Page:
The other common type of coax cable is the LMR cable. LMR cables are newer and are typically less expensive, more flexible, and practical for just as many uses as older RG cables. LMR cables also use numbers to indicate thickness, such as the LMR-200, LMR-400, and LMR-1700.
If you ever need more information on what type of coax cable you have, you should check the exterior plastic coating for lettering. The markings on the cable’s exterior often reveal everything you need to know about the cable, including the type, size, model, and manufacturer.
Uses for Coaxial Cables
Both professional industries and personal homeowners utilize coaxial cables since they’re the best way to connect, send, and distribute radio or video signals between devices. Here are a few of their most common uses and how you may incorporate them in your career field or daily life.
If you have any sort of cable TV package, you need to connect your TV to the coaxial outlet. This cable allows the cable company to send data directly to your TV. In some situations, you may need to connect the TV through another external device, such as a cable box or personal antenna.
We often talk about how there are multiple components to a signal booster. For example, you have the main booster, internal, and an outdoor cellular antenna to help amplify the signal. The truth is that you need coaxial cables to connect all three of these devices together. The coax cables transmit the data picked up from the antennas and allow you to enjoy steady, stronger, and more reliable cellular service in your home, office, or vehicle.
Much like your television, many cable companies also offer high-speed internet. Most routers have ports that allow you to connect through either an ethernet or a coaxial cable port. Many cable companies utilize coax cables since they run from the same source as the television. Your computer likely receives wireless signals from your router, but a direct connection often provides faster and more stable internet access.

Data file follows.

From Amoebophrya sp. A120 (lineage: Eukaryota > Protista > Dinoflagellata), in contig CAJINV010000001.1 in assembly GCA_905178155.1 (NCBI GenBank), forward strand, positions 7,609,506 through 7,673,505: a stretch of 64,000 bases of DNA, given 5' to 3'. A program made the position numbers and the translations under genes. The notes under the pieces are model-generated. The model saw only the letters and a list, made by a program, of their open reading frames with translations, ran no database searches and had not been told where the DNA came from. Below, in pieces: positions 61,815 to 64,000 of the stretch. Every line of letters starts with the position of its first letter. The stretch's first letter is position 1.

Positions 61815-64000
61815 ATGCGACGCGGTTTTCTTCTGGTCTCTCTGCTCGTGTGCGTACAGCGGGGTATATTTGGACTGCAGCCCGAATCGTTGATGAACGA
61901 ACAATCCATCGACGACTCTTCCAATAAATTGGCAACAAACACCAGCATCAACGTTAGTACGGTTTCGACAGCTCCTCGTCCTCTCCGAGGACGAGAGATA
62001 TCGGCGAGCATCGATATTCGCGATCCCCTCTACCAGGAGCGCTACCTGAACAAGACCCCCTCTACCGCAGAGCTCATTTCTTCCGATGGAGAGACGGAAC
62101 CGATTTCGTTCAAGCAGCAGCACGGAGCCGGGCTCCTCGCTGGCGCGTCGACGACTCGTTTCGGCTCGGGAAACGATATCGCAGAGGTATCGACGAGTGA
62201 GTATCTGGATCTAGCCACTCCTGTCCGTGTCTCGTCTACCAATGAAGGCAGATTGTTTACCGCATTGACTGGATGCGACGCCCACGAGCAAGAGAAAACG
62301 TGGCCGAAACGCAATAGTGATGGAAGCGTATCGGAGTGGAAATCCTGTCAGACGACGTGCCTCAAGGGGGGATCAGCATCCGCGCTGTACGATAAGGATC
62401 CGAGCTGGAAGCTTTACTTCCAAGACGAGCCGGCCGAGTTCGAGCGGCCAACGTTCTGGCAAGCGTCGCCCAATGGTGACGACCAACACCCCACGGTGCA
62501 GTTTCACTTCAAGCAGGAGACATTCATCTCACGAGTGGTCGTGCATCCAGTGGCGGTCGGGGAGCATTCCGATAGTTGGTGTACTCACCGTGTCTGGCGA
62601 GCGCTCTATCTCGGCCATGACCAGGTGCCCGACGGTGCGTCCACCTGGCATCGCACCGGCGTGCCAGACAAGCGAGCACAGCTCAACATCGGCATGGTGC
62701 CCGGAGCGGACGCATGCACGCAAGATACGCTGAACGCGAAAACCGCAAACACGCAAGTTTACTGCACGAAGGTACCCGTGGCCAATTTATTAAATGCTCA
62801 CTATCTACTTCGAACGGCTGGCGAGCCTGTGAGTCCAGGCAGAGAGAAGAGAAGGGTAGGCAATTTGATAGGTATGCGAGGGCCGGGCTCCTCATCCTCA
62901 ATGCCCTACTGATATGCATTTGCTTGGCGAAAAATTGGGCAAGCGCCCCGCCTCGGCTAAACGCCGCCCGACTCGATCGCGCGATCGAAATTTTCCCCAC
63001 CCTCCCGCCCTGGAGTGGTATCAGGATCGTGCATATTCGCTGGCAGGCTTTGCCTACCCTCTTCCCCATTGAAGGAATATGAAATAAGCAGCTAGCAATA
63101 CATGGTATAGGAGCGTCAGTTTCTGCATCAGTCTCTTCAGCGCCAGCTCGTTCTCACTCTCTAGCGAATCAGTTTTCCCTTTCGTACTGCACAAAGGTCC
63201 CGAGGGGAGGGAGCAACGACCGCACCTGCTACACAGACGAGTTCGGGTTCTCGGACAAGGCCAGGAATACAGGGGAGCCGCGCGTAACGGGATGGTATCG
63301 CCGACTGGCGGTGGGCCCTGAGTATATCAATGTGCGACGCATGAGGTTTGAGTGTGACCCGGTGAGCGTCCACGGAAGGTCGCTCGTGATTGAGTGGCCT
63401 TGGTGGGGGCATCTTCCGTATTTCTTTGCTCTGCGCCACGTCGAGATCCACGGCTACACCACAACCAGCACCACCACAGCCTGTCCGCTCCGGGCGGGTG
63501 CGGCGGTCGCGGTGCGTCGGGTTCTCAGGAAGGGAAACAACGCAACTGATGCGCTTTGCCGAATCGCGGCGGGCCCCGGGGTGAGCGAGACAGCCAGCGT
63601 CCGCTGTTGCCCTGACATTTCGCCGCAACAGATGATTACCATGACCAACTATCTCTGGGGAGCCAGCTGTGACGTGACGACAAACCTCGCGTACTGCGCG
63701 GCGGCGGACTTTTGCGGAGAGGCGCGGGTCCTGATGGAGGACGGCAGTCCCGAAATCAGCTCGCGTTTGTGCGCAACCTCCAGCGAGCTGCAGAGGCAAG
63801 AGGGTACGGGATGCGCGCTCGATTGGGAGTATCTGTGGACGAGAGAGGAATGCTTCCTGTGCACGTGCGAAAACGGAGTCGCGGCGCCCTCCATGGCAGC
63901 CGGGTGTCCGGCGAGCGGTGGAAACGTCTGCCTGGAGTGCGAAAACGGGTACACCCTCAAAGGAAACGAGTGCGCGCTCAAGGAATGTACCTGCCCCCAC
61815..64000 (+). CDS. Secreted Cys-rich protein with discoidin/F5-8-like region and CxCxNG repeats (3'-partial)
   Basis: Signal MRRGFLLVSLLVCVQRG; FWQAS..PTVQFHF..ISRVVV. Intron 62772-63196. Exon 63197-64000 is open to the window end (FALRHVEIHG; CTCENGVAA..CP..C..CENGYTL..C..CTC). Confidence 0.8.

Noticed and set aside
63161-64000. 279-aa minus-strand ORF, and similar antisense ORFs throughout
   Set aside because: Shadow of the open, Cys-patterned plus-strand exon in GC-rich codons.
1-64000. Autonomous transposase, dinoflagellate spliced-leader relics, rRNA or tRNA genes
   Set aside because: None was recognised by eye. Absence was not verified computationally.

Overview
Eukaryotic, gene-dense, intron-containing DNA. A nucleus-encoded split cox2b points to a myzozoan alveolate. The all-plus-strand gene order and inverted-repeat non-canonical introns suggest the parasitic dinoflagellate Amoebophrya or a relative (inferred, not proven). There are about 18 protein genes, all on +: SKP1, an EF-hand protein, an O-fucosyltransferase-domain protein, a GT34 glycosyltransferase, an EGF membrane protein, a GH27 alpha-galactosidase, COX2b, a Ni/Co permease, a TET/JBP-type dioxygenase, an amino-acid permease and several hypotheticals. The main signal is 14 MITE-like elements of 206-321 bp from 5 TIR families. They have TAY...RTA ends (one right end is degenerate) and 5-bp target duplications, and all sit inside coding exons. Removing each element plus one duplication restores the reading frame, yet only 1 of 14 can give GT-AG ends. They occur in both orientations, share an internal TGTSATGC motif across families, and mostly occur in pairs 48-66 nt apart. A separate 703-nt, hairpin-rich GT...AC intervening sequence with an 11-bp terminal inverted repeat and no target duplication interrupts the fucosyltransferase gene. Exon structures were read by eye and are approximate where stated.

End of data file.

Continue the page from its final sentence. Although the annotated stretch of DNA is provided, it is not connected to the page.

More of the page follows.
Advantages of Coaxial Cables
Coax cables have several distinct advantages, which is why we regularly use them. Some of their benefits are that the cables are generally inexpensive and easy to obtain. Installing a coaxial cable is as simple as plugging it into the device and often screwing it in place with the connector. In addition, coax cables are durable, reliable, flexible, and incredibly useful for transmitting signals.
Disadvantages of Coaxial Cables
While coaxial cables have many benefits, the most significant downside is that they can take out the entire network if they fail. Something as minor as a faulty or bent center core may cause your entire system to crash. If something isn’t connected as it should be, we recommend checking the coax cables first for any issues.
If you enjoyed this guide to coaxial cables for cell phone boosters, we recommend learning more about what Sure Call Boosters has to offer. We have several helpful products and cables to ensure that you maintain a reliable cell signal. We also provide practical guides to help you stay connected in urban and rural areas. For more information, please feel free to contact us any time via email at Sales@SureCallBoosters.ca.